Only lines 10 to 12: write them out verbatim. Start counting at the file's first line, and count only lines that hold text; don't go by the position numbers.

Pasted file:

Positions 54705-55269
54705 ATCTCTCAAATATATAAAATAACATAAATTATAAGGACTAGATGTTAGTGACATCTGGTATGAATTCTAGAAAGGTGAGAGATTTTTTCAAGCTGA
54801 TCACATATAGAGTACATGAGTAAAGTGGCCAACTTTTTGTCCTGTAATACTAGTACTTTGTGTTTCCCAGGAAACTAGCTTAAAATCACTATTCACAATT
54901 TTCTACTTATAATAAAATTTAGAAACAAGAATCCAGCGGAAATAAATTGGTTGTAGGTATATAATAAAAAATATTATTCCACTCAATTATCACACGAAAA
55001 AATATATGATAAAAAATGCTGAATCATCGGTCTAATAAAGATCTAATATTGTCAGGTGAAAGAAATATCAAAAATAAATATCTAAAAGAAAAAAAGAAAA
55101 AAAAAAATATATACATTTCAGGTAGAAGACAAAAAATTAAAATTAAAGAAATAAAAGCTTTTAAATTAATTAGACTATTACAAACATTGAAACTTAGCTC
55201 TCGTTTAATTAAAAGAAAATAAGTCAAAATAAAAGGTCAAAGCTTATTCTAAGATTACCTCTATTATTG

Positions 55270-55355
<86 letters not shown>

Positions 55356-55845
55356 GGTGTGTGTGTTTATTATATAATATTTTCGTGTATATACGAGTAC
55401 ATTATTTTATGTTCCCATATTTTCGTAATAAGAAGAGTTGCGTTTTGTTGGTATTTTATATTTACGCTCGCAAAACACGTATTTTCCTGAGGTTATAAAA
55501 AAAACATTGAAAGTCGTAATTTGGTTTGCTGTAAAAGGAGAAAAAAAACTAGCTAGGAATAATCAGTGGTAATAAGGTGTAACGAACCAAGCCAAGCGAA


Positions 55356-55845
55356 GGTGTGTGTGTTTATTATATAATATTTTCGTGTATATACGAGTAC
55401 ATTATTTTATGTTCCCATATTTTCGTAATAAGAAGAGTTGCGTTTTGTTGGTATTTTATATTTACGCTCGCAAAACACGTATTTTCCTGAGGTTATAAAA